OVERVIEW: A spectacular and challenging technical canyon with deep, dark, sculpted narrows, frigid pools, numerous rappels, natural anchor challenges and a potentially deep and difficult to escape keeper pothole. The canyon was discovered by Joe and Sara DeSalme in 2005 and we explored it on several occasions by fixing ropes and jugging back on the return. It was soon obvious that the canyon was easily the best in all of Arizona (and I don’t say that lightly). The first complete descent was made by Joe and Sara DeSalme, Tom Wetherell, Stephanie Martin and Todd Martin on September 5, 2005.
LOCATION: Coconino National Forest – Tributary of the West Fork of Oak Creek Canyon
REQUIRED GEAR: 1x200' of rope (or 2x100' ropes), 80’ webbing, 13 rap rings, harness, descender, ascending gear, helmet, carabiners, drybag, a warm wetsuit, pothole escape gear (an Imlay Canyon Gear Happy Hooker or its equivalent works well) and 2 etriers.
SPECIAL CONSIDERATIONS: The water in this canyon is extremely cold, wetsuits are required at all times of the year. Several pools in this canyon form keeper potholes when water levels are low. This canyon should only be attempted by small groups of fit, experienced canyoneers capable of evaluating natural anchors and escaping potholes. The canyon is described using mostly natural anchors. Though bolts have periodically appeared in the canyon they may or may not be available for your use. Key rappels in this canyon feature bolted anchors; no additional artificial anchors are needed. Also be aware that several of the rappels descend pristine, moss covered rock. Take care not to destroy the moss on the rappels. Finally, be aware that the canyon contains Arizona Bugbane a rare plant that has very narrow habitat restrictions. It exists in only four small population areas in Arizona. All known populations are located within the Coconino, Kaibab and Tonto National Forests.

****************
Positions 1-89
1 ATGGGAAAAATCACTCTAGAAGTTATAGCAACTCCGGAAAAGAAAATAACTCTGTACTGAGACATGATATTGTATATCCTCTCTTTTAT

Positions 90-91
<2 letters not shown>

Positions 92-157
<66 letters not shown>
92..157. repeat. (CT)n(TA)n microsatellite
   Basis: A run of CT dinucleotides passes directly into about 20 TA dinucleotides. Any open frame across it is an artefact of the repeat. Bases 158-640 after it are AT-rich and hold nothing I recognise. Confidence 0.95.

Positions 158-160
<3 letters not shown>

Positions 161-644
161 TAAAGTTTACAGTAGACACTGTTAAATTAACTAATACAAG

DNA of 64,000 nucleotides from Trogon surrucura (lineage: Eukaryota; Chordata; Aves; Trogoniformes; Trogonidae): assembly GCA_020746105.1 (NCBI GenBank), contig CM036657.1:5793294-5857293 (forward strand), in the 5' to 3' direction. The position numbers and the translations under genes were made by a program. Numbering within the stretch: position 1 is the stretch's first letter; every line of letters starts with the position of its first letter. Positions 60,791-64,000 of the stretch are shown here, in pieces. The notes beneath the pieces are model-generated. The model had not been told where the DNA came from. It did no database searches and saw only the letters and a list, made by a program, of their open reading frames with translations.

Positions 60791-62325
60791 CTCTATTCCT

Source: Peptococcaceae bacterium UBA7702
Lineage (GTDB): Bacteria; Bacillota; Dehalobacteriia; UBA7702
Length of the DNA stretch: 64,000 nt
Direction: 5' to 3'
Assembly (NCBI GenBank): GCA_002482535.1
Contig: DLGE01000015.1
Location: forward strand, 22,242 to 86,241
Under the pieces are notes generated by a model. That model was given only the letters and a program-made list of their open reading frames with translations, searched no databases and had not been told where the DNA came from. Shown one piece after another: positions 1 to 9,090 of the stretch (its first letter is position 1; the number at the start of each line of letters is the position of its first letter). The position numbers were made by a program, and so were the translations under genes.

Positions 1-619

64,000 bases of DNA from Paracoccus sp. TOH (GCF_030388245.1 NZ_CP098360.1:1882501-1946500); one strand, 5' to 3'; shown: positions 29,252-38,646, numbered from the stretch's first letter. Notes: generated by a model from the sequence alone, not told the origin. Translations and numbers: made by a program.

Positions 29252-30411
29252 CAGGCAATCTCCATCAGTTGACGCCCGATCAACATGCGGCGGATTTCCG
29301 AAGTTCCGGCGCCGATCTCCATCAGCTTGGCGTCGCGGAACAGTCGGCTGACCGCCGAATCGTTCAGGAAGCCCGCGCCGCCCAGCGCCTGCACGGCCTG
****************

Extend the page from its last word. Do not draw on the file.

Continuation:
The information provided here is intended for entertainment purposes only. The creator of this information and/or Canyon Collective are not liable for any harm or damage caused by this information. Conditions in the backcountry are constantly changing, only you are responsible for your safety and well being.